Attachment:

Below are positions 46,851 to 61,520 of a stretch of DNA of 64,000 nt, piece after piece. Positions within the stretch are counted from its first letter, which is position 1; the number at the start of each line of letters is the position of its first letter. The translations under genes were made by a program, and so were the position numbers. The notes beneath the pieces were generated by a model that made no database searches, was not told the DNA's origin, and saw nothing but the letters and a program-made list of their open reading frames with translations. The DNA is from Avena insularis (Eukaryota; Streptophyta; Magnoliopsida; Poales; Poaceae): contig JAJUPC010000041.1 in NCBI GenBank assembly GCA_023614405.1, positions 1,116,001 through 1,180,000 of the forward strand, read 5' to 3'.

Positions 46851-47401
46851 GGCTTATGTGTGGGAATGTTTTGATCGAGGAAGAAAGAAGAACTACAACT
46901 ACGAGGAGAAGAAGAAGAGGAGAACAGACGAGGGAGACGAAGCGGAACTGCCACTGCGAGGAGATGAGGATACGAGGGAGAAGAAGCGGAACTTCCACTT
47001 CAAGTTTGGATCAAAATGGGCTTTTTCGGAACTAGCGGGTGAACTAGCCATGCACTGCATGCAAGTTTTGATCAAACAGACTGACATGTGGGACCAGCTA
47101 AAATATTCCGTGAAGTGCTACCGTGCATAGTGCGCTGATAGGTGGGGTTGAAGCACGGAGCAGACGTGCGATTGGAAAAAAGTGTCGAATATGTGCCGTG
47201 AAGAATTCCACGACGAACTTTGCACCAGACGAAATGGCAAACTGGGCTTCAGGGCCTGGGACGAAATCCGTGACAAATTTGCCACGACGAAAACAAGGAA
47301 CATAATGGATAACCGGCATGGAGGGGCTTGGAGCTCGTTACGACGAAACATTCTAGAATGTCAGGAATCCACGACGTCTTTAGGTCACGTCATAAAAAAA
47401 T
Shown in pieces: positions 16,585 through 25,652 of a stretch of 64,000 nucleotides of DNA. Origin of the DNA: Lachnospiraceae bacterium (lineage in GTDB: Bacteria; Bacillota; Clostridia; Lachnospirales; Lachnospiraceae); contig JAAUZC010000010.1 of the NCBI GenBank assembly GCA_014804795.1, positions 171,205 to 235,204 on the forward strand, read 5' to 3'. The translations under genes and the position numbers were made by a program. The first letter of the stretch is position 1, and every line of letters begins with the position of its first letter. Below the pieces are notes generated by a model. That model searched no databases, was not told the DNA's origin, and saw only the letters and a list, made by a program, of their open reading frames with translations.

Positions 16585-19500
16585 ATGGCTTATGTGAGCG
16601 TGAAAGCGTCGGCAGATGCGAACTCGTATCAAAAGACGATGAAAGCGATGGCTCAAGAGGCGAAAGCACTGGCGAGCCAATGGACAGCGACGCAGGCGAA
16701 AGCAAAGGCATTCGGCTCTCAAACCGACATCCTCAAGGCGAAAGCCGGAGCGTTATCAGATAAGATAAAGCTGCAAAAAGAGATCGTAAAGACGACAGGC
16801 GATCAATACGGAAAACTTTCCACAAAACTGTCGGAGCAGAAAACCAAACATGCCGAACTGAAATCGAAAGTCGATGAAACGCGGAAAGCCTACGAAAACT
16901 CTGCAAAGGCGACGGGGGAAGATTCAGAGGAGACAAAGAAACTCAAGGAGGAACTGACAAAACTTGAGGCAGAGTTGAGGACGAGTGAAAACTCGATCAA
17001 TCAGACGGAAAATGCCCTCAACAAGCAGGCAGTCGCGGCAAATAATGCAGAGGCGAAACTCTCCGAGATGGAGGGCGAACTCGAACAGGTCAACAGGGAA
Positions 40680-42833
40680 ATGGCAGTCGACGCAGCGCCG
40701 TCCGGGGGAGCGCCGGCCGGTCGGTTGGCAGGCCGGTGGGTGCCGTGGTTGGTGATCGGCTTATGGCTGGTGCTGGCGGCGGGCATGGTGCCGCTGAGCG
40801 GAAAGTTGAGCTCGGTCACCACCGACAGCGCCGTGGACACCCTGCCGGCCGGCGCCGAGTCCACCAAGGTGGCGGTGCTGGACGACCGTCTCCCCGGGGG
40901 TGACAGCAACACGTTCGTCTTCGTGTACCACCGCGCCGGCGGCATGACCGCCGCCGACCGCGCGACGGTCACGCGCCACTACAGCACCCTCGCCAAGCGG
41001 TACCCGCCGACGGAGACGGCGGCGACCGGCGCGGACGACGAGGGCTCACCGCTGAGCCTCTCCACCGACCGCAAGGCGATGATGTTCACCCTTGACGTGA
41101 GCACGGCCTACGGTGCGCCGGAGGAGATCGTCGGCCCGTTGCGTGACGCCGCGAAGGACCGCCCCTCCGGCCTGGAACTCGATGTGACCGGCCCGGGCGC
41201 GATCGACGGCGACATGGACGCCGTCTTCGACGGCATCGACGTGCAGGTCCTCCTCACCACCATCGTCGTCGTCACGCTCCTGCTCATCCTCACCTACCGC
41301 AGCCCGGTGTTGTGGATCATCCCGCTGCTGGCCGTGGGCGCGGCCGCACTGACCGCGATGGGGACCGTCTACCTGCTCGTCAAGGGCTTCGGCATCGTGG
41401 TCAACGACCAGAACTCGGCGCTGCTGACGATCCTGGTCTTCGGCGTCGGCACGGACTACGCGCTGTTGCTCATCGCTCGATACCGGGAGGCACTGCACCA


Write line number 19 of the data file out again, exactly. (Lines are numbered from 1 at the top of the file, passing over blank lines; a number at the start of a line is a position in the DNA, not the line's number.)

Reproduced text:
40680 ATGGCAGTCGACGCAGCGCCG